Mayor Dodd Ferrelle, his wife Cameron Bliss Ferrelle and their three children, who moved out of a home they lived in for almost 13 years to a bigger house earlier this year, will be featured in a future episode of the popular HGTV reality show “House Hunters.”
As reported in the Athens Banner-Herald, Ferrelle said the producers of the show – which made its debut nearly 20 years ago and has viewership of about 20 million per month – informed him that the program will air Nov. 8 at 10 p.m. on HGTV.
“We may try to do something fun out here in Winterville and show it at the auditorium and maybe raise some money for a local charity or something,” said Ferrelle. “We’ll see it when everybody else does. From talking to the producers out there, they told me it was one of their favorite episodes. So, I’m looking forward to seeing it.”
The family previously lived on North Georgia Avenue before moving to their house, which was built in 1861 by John Winter, who along with other family members gives the town its name. Ferrelle, who was elected mayor in 2015, had to find a home within the city limits to be able to remain in office.
“We were starting to look because of our three kids,” he said. “We started looking for a house and found some that we liked.”
The Ferrelles found a home on South Georgia Avenue, an 1836 house originally constructed for Henry Winter, the train depot keeper at what was then the Six-Mile Station. Winter later encouraged his cousin John to purchase property in the area that became known as Winterville, which was incorporated in 1904.
“We’ll still be neighbors with our old house, even though we moved from one side of the train depot to the other side of the train depot,” said Ferrelle, who said it has been reported that Henry Winter’s home was the first built in the city and John Winter’s house was the first private home built there.
With the history of both homes and the creative endeavors of the Ferrelles (Dodd is a musician and songwriter, leading the band the WinterVillians, and Cameron is an award-winning artist), Realtor Daniel Collins thought their story would be one “House Hunters” would be interested in and contacted the HGTV people he’d worked with before on a show about small houses.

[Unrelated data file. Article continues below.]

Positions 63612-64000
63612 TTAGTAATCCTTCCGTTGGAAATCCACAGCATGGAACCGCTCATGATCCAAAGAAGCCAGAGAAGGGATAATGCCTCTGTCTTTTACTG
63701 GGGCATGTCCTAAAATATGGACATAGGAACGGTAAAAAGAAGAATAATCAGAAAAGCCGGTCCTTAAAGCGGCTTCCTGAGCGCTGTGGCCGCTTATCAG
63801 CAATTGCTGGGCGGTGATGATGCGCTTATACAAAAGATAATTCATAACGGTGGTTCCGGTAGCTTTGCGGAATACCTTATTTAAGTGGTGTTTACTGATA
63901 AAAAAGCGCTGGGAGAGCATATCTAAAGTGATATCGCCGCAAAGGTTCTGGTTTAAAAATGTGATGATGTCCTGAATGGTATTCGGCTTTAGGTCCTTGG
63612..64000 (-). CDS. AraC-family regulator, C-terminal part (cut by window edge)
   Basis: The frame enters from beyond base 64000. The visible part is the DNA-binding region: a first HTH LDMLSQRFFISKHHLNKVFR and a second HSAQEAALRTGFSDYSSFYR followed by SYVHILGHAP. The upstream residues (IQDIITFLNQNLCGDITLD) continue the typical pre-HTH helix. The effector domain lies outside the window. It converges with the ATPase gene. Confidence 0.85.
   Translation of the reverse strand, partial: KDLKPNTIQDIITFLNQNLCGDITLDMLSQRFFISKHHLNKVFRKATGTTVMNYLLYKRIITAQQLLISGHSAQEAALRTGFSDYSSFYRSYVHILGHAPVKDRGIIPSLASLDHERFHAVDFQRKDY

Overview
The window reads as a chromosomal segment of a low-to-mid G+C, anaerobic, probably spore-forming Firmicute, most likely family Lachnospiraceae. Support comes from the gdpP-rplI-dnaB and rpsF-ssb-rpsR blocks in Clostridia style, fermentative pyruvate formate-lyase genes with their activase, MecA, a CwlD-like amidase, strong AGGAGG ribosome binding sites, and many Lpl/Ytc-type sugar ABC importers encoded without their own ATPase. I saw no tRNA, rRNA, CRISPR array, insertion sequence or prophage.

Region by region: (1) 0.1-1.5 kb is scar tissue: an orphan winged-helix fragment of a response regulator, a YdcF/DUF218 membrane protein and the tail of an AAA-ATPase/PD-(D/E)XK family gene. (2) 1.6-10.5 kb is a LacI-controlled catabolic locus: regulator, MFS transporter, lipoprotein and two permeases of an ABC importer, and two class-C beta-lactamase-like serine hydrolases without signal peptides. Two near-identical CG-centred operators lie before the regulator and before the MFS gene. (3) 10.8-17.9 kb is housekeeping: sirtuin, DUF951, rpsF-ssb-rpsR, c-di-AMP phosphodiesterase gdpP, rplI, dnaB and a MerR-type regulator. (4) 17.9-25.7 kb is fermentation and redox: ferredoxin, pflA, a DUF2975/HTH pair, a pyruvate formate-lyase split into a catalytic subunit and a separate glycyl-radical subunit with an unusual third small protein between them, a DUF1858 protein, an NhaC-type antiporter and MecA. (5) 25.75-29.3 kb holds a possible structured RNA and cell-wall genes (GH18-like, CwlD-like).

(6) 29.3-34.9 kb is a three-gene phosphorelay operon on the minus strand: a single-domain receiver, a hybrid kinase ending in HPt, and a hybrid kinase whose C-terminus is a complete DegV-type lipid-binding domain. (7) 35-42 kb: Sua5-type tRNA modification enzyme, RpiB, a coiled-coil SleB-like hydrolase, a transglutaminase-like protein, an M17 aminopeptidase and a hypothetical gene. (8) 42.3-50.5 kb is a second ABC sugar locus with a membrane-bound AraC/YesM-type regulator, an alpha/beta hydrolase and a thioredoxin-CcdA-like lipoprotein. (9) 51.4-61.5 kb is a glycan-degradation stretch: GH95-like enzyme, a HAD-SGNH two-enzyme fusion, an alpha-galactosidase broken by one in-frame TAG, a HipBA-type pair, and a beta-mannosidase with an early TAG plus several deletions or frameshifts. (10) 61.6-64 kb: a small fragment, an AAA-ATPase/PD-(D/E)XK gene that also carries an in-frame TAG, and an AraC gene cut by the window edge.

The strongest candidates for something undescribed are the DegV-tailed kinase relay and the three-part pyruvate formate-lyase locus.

“Our Realtor sent our story in without us knowing it and the producers out in Los Angeles really liked the idea of the fact I couldn’t move outside the city limits, I’m a musician, Cameron is an artist, the Realtor is a musician, we’re moving from one historic home to another,” said Ferrelle.
“They liked the history of the city and interviewed Cameron and I remotely and decided to do the project
and sent their crew out here, and we did the show in February and March.”
Ferrelle said his main purpose for participating in the production was to show off Winterville.
“They came out and did the show and I agreed to do it because they were going to highlight the city,” he said. “They asked for locations to highlight and of course we had a bunch. I don’t know what they’ll pick to show but they got a lot of good footage for the city.”
As for the stress of moving along with the stress of being in front of cameras, Ferrelle said a film crew helped the family including son Dodd Jr., 12, daughter Bliss, 11, and son Lucas, 7, sort the situation.
“It was crazy because being mic’d up and having a camera on you while you’re doing all that is stressful, but it kind of took the stress away from moving and put it on to a creative stress, and we both are creative people and we liked that,” Ferrelle said of he and his wife.
The Ferrelle family loves their new home since the kids all have their own rooms, Cameron has a space for her art studio and the mayor will soon be setting up his music room.
“Now we’ve got plenty of room; it’s a good bit bigger,” said Ferrelle. “... It’s an awesome place and we love it. It’s 2 acres right off the main street in Winterville and we’re still right in the middle of town.”
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